USA: Supreme Court to hear case to limit EPA’s authority over coal plants, greenhouse emissions

West Virginia and other energy-producing states and coal companies are bringing case before high court.

The Supreme Court on Monday will hear arguments in a major environmental case that will decide how much authority the Environmental Protection Agency has to limit greenhouse gas emissions from power plants and poses a major challenge to President Biden’s climate change initiative. West Virginia and other energy-producing states and coal companies are asking the high court to rule that the EPA does not have the wide-ranging authority to shift the nation’s energy production from coal-burning power plants toward alternative solar and wind power, according to NBC News. They also argue such policy can be set only by Congress.

The plaintiffs are not challenging a specific rule now in effect. They are instead contesting a federal appeals court ruling – which dates back to the Obama administration – that states the EPA could issue the type of regulations the challengers oppose. If the rules return, the EPA could “name itself the country’s central energy planning authority by reshaping the power grids and seizing control over electricity production nationwide,” the plaintiffs argue.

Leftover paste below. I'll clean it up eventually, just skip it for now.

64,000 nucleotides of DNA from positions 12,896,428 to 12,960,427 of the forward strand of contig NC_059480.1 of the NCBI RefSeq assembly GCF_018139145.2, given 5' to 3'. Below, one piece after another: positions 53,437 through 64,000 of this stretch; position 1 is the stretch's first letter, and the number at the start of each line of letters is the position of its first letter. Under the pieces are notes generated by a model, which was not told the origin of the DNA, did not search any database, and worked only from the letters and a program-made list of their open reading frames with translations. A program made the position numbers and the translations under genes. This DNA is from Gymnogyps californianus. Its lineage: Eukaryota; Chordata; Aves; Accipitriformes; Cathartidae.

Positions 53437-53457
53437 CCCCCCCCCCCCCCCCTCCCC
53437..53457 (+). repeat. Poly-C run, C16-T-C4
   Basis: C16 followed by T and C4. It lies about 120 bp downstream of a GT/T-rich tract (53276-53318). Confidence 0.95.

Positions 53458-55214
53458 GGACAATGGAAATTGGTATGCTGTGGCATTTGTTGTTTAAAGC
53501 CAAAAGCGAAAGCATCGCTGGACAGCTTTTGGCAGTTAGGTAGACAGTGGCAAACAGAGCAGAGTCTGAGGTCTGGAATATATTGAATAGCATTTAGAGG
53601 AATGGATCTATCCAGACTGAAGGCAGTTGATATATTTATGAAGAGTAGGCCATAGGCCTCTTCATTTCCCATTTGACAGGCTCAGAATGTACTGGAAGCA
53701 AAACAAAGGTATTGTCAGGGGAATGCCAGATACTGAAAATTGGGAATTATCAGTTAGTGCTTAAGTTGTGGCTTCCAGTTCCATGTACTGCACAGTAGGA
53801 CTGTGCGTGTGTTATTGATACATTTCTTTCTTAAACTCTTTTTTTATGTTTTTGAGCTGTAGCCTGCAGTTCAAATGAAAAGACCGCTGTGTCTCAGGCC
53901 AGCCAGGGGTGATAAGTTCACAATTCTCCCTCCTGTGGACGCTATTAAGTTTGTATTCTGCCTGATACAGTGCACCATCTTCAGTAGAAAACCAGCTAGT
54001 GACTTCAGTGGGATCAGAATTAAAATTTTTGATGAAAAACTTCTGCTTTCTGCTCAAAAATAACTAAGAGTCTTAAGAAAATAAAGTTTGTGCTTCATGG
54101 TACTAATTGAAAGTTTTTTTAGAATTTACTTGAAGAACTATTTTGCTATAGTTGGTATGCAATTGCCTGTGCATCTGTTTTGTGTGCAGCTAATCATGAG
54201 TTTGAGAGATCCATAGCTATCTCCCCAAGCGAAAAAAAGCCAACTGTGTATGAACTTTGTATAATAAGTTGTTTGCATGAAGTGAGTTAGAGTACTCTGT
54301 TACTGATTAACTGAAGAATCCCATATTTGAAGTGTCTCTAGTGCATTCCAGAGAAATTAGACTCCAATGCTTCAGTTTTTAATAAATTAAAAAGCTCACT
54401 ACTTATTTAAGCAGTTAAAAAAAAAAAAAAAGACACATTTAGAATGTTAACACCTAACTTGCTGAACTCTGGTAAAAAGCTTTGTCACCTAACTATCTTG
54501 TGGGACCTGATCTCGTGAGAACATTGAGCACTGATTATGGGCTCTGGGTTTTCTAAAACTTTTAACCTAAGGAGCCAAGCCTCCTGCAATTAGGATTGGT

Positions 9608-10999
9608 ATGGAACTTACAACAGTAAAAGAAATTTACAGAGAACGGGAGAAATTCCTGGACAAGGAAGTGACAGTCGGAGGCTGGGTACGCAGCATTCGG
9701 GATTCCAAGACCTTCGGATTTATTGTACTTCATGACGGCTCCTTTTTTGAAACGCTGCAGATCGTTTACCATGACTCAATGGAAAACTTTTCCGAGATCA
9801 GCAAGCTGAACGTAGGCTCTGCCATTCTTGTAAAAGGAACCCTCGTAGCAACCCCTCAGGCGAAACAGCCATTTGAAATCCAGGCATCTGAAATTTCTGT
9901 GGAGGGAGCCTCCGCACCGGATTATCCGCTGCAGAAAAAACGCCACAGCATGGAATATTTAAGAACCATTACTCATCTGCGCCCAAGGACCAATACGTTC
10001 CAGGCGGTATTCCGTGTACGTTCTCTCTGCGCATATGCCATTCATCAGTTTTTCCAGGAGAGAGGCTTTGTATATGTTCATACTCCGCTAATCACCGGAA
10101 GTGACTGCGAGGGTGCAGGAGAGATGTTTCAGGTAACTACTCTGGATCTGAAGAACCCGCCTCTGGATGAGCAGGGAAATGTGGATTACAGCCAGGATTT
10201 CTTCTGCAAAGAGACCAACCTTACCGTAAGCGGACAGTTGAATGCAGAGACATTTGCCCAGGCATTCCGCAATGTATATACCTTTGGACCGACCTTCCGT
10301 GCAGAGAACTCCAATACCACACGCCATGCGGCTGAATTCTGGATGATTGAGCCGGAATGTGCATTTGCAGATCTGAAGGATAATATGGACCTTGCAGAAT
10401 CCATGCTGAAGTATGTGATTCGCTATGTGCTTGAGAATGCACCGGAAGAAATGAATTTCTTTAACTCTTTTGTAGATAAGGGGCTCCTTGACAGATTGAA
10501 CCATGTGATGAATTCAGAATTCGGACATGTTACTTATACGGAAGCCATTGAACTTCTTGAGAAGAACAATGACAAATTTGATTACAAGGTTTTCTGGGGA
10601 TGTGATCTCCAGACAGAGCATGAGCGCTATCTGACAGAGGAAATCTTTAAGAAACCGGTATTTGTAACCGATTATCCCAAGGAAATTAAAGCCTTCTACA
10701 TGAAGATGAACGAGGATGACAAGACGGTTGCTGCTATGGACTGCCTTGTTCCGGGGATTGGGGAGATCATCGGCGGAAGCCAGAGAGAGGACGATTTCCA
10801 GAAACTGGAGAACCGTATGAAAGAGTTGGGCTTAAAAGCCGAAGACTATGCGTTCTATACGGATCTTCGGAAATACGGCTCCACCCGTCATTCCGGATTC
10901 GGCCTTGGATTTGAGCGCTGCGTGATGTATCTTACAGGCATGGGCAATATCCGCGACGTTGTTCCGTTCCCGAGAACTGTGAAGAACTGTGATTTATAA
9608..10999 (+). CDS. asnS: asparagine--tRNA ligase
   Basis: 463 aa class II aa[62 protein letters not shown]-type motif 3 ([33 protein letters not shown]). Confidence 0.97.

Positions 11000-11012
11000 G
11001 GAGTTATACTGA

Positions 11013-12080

The EPA under the Obama administration issued a plan to reduce carbon-dioxide pollution from power plants by allowing their operators to get credit for generating more power from alternative energy sources, NBC News also reports.

The coalition of states and coal companies sued, arguing the Clean Air Act gave the government authority only to restrict pollution from specific power plants, not to require power companies to shift to alternative methods of generation.

The high court blocked enforcement of the rule. And the EPA, under the Trump administration, proposed standards that would regulate only emissions from power plants.

Then a federal appeals court on Trump’s final day in office, struck down his revised rule. So right now, no EPA restriction applies to carbon pollution from existing power plants. But the appeals court ruling left the door open for the Biden administration to resurrect the EPA’s earlier approach, involving a shift to cleaner sources, also according to NBC.